Invercargill’s long-time mayor Tim Shadbolt can now be called Sir Tim after being made a Knight Companion of the New Zealand Order of Merit for his services to local government and the community.
But the 72-year-old is still just Mayor Tim; the fun-loving Southlander with a cheeky grin and a heart of gold. We caught up with Sir Tim about one of his latest charitable endeavours.
You’ve partnered with the lovely people at Slingshot to raise funds for the Koha Kai charity through a unique limited edition modem (pictured) with your own mug on it. How important is Koha Kai to you as a charity?
What I liked about it was that it was looking at feeding kids and that’s so crucial to their development. It goes further than providing lunches; it looks at the whole process, from horticulture and the packaging of food, to distributing it as well. So it’s about so much more than just providing food.
How does it feel to be in a position where you can utilise your profile to make a real difference?
I think people who are well-known tend to spend a lot of their time and energy supporting charitable projects, which is a great. Myself and Gary McCormick did fundraise for a school in Kaikoura just recently. As a mayor you’re expected to contribute directly or indirectly to good causes and it’s great to be able to give a good boost to the community.
Standing-up for your causes and supporting the average Kiwi have always been important to you…
Yes, the opportunities come in all sorts of ways, often unexpectedly, such as Dancing with the Stars. I did the first season of Dancing with the Stars and raised $75,000 for the MS Society, so you can have fun and enjoy yourself and get the pleasure of giving.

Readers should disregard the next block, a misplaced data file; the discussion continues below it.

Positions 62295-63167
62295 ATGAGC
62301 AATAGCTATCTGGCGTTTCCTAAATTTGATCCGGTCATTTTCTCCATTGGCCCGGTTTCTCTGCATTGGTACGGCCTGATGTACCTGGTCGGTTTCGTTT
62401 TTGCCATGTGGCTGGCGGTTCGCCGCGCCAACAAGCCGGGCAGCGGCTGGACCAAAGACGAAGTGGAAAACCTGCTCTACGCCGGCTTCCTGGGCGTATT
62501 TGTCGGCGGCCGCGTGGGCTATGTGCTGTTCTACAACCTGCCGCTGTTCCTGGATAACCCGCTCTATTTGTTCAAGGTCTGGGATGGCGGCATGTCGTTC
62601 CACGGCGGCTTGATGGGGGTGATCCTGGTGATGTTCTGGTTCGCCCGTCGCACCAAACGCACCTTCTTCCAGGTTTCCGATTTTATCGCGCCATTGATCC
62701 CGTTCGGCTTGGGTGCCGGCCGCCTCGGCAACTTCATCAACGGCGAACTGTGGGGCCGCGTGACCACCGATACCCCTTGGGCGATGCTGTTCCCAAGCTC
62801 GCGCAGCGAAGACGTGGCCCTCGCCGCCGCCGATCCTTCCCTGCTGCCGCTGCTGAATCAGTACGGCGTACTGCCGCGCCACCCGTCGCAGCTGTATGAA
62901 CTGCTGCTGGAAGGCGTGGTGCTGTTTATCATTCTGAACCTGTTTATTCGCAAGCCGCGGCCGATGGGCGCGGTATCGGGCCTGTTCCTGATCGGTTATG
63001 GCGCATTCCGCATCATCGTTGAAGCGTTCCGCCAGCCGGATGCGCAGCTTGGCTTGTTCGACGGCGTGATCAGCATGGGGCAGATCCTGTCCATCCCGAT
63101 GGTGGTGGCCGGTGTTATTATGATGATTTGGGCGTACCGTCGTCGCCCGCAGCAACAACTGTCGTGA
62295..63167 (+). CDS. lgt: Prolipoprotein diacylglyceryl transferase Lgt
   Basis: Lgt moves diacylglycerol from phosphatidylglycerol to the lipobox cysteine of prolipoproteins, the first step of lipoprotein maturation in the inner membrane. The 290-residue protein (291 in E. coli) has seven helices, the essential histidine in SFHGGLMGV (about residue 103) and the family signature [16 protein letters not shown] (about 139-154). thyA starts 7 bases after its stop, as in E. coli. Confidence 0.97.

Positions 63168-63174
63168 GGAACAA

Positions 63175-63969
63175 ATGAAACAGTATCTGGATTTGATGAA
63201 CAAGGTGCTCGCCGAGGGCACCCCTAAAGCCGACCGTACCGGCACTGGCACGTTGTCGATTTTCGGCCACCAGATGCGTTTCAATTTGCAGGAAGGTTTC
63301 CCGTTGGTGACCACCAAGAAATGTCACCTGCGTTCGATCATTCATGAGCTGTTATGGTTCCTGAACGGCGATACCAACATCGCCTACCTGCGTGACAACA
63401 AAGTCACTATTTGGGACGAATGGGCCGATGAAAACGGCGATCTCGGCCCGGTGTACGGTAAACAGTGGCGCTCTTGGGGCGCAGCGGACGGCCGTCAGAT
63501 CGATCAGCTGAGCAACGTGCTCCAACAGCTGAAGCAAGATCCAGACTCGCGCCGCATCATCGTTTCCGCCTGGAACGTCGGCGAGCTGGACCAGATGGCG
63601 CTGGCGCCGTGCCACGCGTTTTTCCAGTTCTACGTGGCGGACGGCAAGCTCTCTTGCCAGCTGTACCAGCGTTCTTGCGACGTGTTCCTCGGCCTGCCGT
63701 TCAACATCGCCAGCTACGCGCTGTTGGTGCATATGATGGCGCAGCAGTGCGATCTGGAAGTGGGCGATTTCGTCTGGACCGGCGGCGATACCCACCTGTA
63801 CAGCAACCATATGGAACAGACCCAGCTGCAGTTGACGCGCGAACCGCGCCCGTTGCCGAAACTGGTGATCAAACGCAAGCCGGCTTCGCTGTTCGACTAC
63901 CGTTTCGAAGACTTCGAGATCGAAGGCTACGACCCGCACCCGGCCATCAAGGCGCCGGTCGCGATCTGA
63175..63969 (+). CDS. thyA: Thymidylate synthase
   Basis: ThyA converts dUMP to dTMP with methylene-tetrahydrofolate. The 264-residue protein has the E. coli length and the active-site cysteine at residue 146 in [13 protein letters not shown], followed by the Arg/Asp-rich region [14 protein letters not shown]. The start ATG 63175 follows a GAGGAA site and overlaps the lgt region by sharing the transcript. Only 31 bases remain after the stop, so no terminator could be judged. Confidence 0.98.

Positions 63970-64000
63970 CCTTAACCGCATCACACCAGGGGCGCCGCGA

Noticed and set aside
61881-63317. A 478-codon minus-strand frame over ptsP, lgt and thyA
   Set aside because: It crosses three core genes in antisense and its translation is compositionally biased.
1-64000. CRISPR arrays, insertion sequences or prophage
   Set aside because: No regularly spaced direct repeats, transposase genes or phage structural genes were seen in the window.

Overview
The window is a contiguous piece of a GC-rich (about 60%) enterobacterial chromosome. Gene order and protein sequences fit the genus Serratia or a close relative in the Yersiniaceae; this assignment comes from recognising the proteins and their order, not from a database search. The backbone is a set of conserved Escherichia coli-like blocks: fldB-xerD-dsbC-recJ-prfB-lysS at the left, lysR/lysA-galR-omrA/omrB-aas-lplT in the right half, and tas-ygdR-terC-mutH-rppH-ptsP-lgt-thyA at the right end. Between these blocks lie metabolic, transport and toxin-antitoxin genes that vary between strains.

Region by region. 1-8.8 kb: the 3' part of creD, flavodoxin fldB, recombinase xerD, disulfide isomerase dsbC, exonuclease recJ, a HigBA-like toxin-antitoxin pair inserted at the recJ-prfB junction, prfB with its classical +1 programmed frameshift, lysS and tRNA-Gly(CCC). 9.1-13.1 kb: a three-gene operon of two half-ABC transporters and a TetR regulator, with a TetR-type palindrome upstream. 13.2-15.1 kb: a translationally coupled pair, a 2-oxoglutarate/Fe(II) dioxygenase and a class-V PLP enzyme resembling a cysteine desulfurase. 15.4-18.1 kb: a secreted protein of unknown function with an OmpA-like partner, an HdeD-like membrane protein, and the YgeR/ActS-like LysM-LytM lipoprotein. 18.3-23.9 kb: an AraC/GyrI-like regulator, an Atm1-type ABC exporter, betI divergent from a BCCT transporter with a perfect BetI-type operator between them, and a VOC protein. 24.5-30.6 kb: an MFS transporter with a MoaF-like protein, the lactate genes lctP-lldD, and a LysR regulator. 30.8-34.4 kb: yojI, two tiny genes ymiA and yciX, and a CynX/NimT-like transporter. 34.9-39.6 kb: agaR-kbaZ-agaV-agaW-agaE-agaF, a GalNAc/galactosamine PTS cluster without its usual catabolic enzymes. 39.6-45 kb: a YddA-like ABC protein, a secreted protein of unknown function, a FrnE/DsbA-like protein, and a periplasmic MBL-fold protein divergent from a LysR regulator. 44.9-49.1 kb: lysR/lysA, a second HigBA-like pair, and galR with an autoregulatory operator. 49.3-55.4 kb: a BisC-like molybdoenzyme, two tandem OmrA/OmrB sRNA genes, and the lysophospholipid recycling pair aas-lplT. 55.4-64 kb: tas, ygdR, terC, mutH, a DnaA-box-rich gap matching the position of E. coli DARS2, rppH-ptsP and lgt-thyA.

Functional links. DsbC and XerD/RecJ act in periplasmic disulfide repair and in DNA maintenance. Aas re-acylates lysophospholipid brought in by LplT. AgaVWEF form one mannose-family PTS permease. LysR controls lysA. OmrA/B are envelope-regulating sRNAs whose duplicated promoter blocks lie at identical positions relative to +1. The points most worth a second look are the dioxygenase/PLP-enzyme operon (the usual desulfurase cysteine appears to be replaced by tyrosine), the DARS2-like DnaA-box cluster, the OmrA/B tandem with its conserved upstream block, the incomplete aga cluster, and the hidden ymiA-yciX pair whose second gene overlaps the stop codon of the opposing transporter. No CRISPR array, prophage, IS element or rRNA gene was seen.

Now you’ve got a Sir added to your name, how does it feel to have achieved the accolade?
I get teased a little bit by some of my counsellors that now I’m a knight, so now I’m their nightmare! I think it’s part of that Kiwi thing, making light of awards like this. On a more serious note, they are appreciated. Some of the work I’ve been involved in, especially with education projects like Zero Free Schemes, have had a big impact on provincial cities like Invercargill.
You were described as an inspirational leader and you’ve obviously made a lot of significant decisions during your mayoralty, why do you think people have connected so strongly with you?
Well I like to think I’ve added an element of humour to charitable work and local politics, carrying my concrete mixer behind the mayoral car for example and I think people appreciate that element in my work. Local government can be a rather droll affair at times; I hope I’ve added energy, excitement and humour to it.
What do the next 12 months have in store for you?
Well first of all there’s an election coming up in five months, then I’ll work out my options from there, but hopefully carrying on the same work I’ve been doing for 32 years as a mayor and I guess another 10 years as a social and political activist.